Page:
Note that \(\alpha _{1}>0\), \(\alpha _{2}>0\), and \(\alpha _{3}>0\), and according to the proof of Propositiony 3.1, we know that \(\alpha _{4}>0\). The relevant Routh–Hurwitz determinants are

Note that \(\Delta _{1}>0\) and the sign of \(\Delta _{4}\) is the same as \(\Delta _{3}\). By the formulas of \(x_{2+}\), \(y_{2+}\), and \(z_{2+}\), \(\Delta _{2}\) and \(\Delta _{3}\) can be written more explicitly as

where

Next, we give the following lemma to show that if both \(\Delta _{2}\) and \(\Delta _{3}\) can become zero, then \(\Delta _{3}\) will cross zero before \(\Delta _{2}\) does.

### Lemma 3.1

*If* \(E_{2+}\) *exists*, *then* \(\Delta _{2}\) *is positive when* \(\Delta _{3}\) *crosses zero for some change in parameters*.

### Remark

The proof is similar to that in [33], so here we omit it.

Thus, to consider the stability of the positive equilibrium \(E_{2+}\), we only need to consider the possibility of \(\Delta _{3}=0\) (see [33]). Note that *x*, *y*, *z* do not contain *h* and \(\Delta _{3}=0\) is just a quadratic equation in terms of *h*. Let

Obviously, \(h_{1}^{*}< h^{*}< h_{2}^{*}\), and thus we have the following theorem.

### Theorem 3.3

*Suppose the infectious equilibrium* \(E_{2+}\) *exists*.

(1) *If* \(C_{3}<0\), *then* \(E_{2+}\) *is locally asymptotically stable when* \(h\in (h_{2}^{*},+\infty )\) *and is unstable when* \(h\in (0,h_{2}^{*})\).

(2) *If* \(C_{3}>0\), *then*

(i) \(E_{2+}\) *is always locally asymptotically stable when* \(B_{3}\geq 0\), *and*

(ii) *if* \(B_{3}<0\), *then* \(E_{2+}\) *is always locally asymptotically stable when* \(\Delta _{4}<0\). *Moreover*, *if* \(\Delta _{4}=0\), *then* \(E_{2+}\) *is locally asymptotically stable when* \(h\neq h^{*}\); *if* \(\Delta _{4}>0\), *then* \(E_{2+}\) *is locally asymptotically stable when* \(h\in (0,h_{1}^{*})\cup (h_{2}^{*},+\infty )\) *and unstable when* \(h\in (h_{1}^{*}, h_{2}^{*})\).

(3) *If* \(C_{3}=0\), *then* \(E_{2+}\) *is always locally asymptotically stable when* \(B_{3}\geq 0\), *and if* \(B_{3}<0\), *then* \(E_{2+}\) *is locally asymptotically stable when* \(h\in (-\frac{B_{3}}{A_{3}}, +\infty )\) *and unstable when* \(h\in (0, -\frac{B_{3}}{A_{3}})\).

### Remarks

1. The proof is straightforward by considering the sign of the quadratic polynomial \(A_{3}h^{2} + B_{3}h + C_{3}\), and the detailed proof is contained in Theorem 3.4, so we omit it.

2. If we use the computing method of paper [33], then \(\Delta _{2}\) and \(\Delta _{3}\) can be written more explicitly as

where

Obviously, \(A_{22}>0\), \(B_{22}>0\), \(C_{22}>0\), \(A_{33}>0\), \(B_{33}>0\), and \(C_{33}>0\), which indicates that \(\Delta _{22}>0\) and \(\Delta _{33}>0\) as long as \(h>b\). As in [33], the infectious equilibrium \(E_{2+}\) with CTL response is always stable if the death rate of the CTLe is higer than that of the CTLp.

### Theorem 3.4

*Consider the infectious equilibrium* \(E_{2+}\)(*here* \(E_{2+}\) *exists*).

(1) *If* \(C_{3}<0\), *then a Hopf bifurcation occurs at* \(h=h_{2}^{*}\).

(2) *If* \(C_{3}>0\), \(B_{3}<0\), *and* \(\Delta _{4}>0\), *then two Hopf bifurcations occur at* \(h=h_{1}^{*}\) *and* \(h=h_{2}^{*}\).

(3) *If* \(C_{3}=0\) *and* \(B_{3}<0\), *then a Hopf bifurcation occurs at* \(h=-\frac{B_{3}}{A_{3}}\).

### Proof

As in [37], a four-dimensional model has a Hopf bifurcation if \(\Delta _{1}>0\), \(\Delta _{2}>0\), and \(\Delta _{3}=0\). Obviously, \(\Delta _{1}>0\) always holds by (3.12), and according to Lemma 3.1, \(\Delta _{2}>0\) as \(\Delta _{3}\) crosses zero for some change of parameters. Therefore a Hopf bifurcation occurs as \(\Delta _{3}=0\), which is equivalent to finding the roots of the quadratic polynomial equation \(A_{3}h^{2}+B_{3}h+C_{3}=0\), where \(A_{3}\), \(B_{3}\), \(C_{3}\) are independent of *h* by (3.13) and (3.14). Hence \(A_{3}h^{2}+B_{3}h+C_{3}=0\) is a quadratic equation of *h*. Note that if \(C_{3}<0\), then a positive root \(h_{2}^{*}=\frac{-B_{3}+\sqrt{\Delta _{3}}}{2A_{3}}\) exists, which indicates that \(E_{2+}\) is stable for \(h \in (0,h_{2}^{*})\) and \(E_{2+}\) is unstable for \(h\in (h_{2}^{*}, +\infty )\), whereas \(\Delta _{3}=0\) if \(h=h_{2}^{*}\). Hence by [37] a Hopf bifurcation occurs at \(h=h_{2}^{*}\).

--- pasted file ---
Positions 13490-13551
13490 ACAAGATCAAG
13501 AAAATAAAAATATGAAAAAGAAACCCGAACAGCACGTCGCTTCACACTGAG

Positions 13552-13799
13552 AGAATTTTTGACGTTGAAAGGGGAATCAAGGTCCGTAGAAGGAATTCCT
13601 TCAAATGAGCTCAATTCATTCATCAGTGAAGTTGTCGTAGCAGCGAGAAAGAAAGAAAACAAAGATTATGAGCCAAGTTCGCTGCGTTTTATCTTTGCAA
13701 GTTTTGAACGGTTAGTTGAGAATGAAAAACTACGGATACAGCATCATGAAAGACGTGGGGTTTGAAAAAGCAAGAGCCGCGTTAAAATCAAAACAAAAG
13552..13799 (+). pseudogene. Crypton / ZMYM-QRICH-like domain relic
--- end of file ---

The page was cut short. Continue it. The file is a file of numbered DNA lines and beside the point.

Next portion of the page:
However, if \(C_{3}>0\) and \(B_{3}<0\), then \(\Delta _{3}>0\) as \(h\in (0,h_{1}^{*})\cup (h_{2}^{*},+\infty )\), which implies that \(E_{2+}\) is stable, whereas \(\Delta _{3}<0\) as \(h\in (h_{1}^{*}, h_{2}^{*})\), which ensures that \(E_{2+}\) is unstable, and \(\Delta _{3}=0\) as \(h=h_{2}^{*}\) or \(h=h_{1}^{*}\). Hence by [37] two Hopf bifurcations occur at \(h=h_{2}^{*}\) and \(h=h_{1}^{*}\).

If \(C_{3}=0\) and \(B_{3}<0\), then \(\Delta _{3}>0\) as \(h\in (-\frac{B_{3}}{A_{3}},+\infty )\), which implies that \(E_{2+}\) is stable, whereas \(\Delta _{3}<0\) as \(h\in (0, -\frac{B_{3}}{A_{3}})\), which ensures that \(E_{2+}\) is unstable, and \(\Delta _{3}=0\) as \(h=-\frac{B_{3}}{A_{3}}\). Thus by [37] a Hopf bifurcation occurs at \(h=-\frac{B_{3}}{A_{3}}\). □

### Remark

Since the expressions of *x*, *y*, *w*, *z* are very complicated, it is too complicate to directly discuss the sign of \(\Delta _{4}=B_{3}^{2}-4A_{3}C_{3}\). In the next section, by numerical calculations we will demonstrate that the three cases \(\Delta _{4}>0\), \(\Delta _{4}=0\), and \(\Delta _{4}<0\) are possible.

## Numerical illustrations

In this section, we demonstrate the theoretical results by numerical simulations. For convenience, we will work on the scaled model (2.1) instead of the original model (1.3).

The values of *λ* used for simulations in [32] are \(\lambda =1\) and \(\lambda =10\), and as a bifurcation in [33], this indicates that the values of *λ* have a fairly large variation; therefore we take \(\lambda =0.5657\). Note that \(\beta =0.5\) and \(\beta =0.001\) were used in [32], whereas \(\beta =\frac{3}{400}\) was used in [33], and hence choosing \(\beta =0.0707\) is reasonable. The parameter \(q\in [0,1]\) represents the decomposition rate; here we choose \(q=0.7071\). The same parameter values as in [32] are taken, and appropriate value for *h* is chosen: